And this Dharma, which I’ve immersed myself in, and which was made available to me because of the actions of a maverick monk from England who decided he was a Buddhist at the age of 16 and who spent 16 years living and teaching in India, goes back, of course, all the way to the Buddha himself, 2,500 years ago. How many teachers are there between the Buddha and Sangharakshita? We’ve already seen that the process of Dharma “transmission” (I use the scare quotes so that what I’m saying won’t be confused with the linear Zen idea of transmission) isn’t linear. The route back to the Buddha isn’t like a river flowing straight to the ocean, but like entwined braid of criss-crossing streams. The number of teachers between me (or Sangharakshita) and the Buddha is literally uncountable. How many people there are for me to feel gratitude for? There’s no shortage!
And there’s the Buddha himself. One of the things I most admire about him, and that I’m most grateful for, is that he refused to settle. He said he felt a “thorn in the heart,” and he didn’t settle for putting up with that. He had a comfortable life, even if he wasn’t the prince that legend makes him out to be. He didn’t settle, and went off wandering. He attained deep states of meditation with Alara Kalama and Uddaka Ramaputta, and could have settled for those spiritual accomplishments, but he didn’t. Nor did he settle for becoming a leader of either man’s group. He explored asceticism, and didn’t settle. And then he rediscovered the jhanas, and didn’t settle for those, either, although he realized that these were the path to awakening. And he didn’t settle until he’d found the thorn in his heart and plucked it out. He could have just enjoyed the rest of his days peacefully meditating, but again he didn’t settle, and spent 45 years relentlessly wandering and teaching. How fortunate for us! Or for me, anyway. I’m deeply grateful for his perseverance, and even though he’s long dead I say “Thank you,” and bow deeply. Gratitude turns naturally into puja, or devotion.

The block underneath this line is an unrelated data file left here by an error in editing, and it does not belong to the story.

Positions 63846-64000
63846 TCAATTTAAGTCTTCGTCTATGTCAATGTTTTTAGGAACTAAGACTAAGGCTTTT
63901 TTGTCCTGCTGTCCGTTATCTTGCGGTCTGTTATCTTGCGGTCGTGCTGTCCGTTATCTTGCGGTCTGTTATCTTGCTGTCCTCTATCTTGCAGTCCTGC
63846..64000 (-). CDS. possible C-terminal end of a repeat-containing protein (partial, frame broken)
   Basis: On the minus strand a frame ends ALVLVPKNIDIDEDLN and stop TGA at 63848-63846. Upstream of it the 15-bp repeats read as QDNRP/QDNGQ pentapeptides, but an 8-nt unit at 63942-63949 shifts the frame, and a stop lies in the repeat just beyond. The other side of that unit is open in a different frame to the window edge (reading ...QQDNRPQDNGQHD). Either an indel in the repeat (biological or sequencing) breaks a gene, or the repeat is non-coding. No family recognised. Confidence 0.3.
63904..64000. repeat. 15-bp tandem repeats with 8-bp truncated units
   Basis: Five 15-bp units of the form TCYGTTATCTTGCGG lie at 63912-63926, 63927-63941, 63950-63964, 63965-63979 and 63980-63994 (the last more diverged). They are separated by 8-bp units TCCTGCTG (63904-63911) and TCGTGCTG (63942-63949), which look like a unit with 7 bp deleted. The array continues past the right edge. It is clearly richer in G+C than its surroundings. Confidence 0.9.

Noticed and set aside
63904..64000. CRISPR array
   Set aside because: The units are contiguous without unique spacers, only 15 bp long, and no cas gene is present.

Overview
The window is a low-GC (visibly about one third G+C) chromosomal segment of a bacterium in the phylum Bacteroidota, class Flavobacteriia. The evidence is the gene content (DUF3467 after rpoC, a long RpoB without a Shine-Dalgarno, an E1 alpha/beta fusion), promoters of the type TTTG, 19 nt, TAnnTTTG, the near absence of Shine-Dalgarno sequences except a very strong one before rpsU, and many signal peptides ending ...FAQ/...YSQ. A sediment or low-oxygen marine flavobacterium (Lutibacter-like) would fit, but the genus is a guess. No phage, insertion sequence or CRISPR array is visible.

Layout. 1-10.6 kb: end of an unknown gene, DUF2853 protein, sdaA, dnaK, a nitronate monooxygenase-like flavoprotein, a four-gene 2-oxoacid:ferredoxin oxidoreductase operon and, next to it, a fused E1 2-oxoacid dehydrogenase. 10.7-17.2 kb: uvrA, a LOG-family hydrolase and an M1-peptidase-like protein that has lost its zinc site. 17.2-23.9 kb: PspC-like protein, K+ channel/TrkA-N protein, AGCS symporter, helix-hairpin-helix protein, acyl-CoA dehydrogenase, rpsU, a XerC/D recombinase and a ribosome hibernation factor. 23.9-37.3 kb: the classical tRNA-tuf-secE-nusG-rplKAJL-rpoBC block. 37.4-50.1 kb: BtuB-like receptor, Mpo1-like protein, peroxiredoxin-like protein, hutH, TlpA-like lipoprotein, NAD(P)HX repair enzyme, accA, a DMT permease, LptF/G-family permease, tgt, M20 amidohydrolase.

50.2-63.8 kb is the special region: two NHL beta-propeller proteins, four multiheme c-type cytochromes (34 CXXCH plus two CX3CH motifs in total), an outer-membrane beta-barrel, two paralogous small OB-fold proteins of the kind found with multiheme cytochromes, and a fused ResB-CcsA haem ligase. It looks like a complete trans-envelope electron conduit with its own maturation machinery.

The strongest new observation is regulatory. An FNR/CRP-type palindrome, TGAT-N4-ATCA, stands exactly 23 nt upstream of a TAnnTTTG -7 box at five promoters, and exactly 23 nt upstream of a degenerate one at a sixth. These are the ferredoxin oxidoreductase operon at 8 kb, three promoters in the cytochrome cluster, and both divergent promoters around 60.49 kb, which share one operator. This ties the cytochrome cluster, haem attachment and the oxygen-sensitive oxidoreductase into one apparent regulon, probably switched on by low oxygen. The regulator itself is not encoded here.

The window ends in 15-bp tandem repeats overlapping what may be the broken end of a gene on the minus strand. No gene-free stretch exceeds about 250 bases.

And it’s incredibly lucky that the Dharma found its way through the centuries — found its way to us. It seems that had been enlightened teachers before the Buddha, but they were pre-Iron Age, and a society living at a subsistence level couldn’t support an ongoing spiritual community. We call these previous awakened individuals Paccekabuddhas, solitary Buddhas, not because they lived alone (as people erroneously think) but because they were isolated in time, leaving no enduring legacy. In the Buddha’s own day there was once a drought so severe that people criticized the monks and nuns for begging from householders. This was potentially a lineage-killing event. We’re lucky the sangha survived this. Buddhism was in fact wiped out in India by persecution from Hindus and Muslims, and it’s only because Buddhist scriptures were transported to Sri Lanka that we have an extensive collection of records of early Buddhism. There’s much to be grateful for.
Being grateful makes me happy. And every moment in my life is an opportunity to be grateful. I should make more effort to remember that!
PS. You can see all of our 100 Days of Lovingkindness Posts here.